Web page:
LONDON, ENGLAND – Researchers at the Imperial College of London (ICL) have developed an ear-worn sensor to monitor heart, brain and lung function. Their latest study, published in the Royal Society Open Science journal, suggests the device has the potential as a heart monitor and “opens up a range of new possibilities in the identification and management of heart conditions”.
According to the researchers, the device senses the dilation and constriction of blood vessels in the ear canal using the mechanical component of the electro-mechanical sensor. The electrode portion of the sensor detects a full and “clinically valid” electrocardiogram (ECG).
The authors believe their study “paves the way for the incorporation of the cardiac modality into future hearables”.
Ear-worn Hearable Health Monitors
An ear-worn device could also serve as a more convenient way for patients and clinicians to monitor heart health, since traditional ECG testing requires the use of a chest belt being worn for 24 hours. However, using a hearable device, longer usage could be more easily achieved, meaning a more accurate long-term result of the patient’s heart activity could be gathered.
The prototype device made by ICL researchers is made of foam and thus molds itself to the shape of the ear like a traditional ear plug. It utilizes mechanical sensors, as well as electrical sensors to detect brain activity.
“This is the latest piece of research on what we think could be a versatile new piece of wearable technology. We’ve now completed a number of tests on our sensor that focused on detecting vital signs within the body. Our early results are proving interesting and, although we are still a way off from seeing it used outside of experiments, we have many exciting avenues to explore.” –Danilo Mandic, PhD, lead study author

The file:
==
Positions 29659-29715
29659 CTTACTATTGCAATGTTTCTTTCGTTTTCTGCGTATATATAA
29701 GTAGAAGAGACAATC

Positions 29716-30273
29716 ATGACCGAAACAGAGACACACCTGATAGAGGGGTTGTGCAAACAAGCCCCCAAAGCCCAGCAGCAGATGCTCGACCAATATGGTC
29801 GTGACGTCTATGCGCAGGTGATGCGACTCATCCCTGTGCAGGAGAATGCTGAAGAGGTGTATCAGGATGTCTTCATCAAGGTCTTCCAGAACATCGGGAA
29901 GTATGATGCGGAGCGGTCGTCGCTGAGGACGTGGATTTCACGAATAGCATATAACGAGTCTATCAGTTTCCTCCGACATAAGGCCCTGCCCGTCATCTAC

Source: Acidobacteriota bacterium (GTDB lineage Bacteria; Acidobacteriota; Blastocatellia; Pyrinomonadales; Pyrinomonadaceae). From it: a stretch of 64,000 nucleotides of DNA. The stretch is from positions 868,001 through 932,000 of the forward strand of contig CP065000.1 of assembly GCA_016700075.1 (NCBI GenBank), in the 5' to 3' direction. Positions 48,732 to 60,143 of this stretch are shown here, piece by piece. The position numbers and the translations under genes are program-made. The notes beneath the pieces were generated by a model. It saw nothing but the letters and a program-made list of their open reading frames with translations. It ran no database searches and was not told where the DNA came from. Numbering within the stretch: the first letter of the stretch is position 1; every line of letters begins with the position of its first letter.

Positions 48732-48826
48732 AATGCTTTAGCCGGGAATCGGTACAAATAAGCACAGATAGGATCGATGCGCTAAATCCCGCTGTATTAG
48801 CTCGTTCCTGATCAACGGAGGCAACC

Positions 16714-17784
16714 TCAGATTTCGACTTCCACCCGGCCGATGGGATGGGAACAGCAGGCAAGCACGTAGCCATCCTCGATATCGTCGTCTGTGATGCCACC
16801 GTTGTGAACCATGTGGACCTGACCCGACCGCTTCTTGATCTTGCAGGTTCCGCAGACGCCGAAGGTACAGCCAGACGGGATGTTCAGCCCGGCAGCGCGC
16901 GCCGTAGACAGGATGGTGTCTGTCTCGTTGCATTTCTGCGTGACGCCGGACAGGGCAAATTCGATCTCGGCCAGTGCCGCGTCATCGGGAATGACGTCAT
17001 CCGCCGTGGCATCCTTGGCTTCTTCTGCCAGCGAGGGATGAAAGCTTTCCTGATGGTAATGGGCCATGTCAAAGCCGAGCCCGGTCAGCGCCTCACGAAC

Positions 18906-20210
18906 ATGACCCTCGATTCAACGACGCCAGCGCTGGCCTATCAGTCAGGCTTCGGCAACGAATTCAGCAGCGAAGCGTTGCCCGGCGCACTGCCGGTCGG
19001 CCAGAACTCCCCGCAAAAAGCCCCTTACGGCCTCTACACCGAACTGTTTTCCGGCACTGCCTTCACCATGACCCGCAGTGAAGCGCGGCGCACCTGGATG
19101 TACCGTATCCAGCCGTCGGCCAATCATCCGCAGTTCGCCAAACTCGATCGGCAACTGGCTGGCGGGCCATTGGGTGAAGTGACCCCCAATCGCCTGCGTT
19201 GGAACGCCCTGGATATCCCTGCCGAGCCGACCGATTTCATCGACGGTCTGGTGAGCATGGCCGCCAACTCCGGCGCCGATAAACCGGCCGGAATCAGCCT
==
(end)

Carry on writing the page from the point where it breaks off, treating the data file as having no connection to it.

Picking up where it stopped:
The researchers believe the device could hold applications beyond heart monitoring, but could hold future applications in areas like the health and fitness industry, as well as sleep science, fatigue monitoring and even security applications through the monitoring of unique brain signals.
The aim is to ultimately have the ear-worn device transmit data wirelessly in real-time to clinicians for analysis, which could expand the possibilities and options for patient care in the future.
“Hearables: feasibility of recording cardiac rhythms from head and in-ear locations” by Wilhelm von Rosenberg, Theerasak Chanwimalueang, Valentin Goverdovsky, Nicholas S. Peters, Christos Papavassiliou and Danilo P. Mandic, published 15 November 2017 in Royal Society Open Science.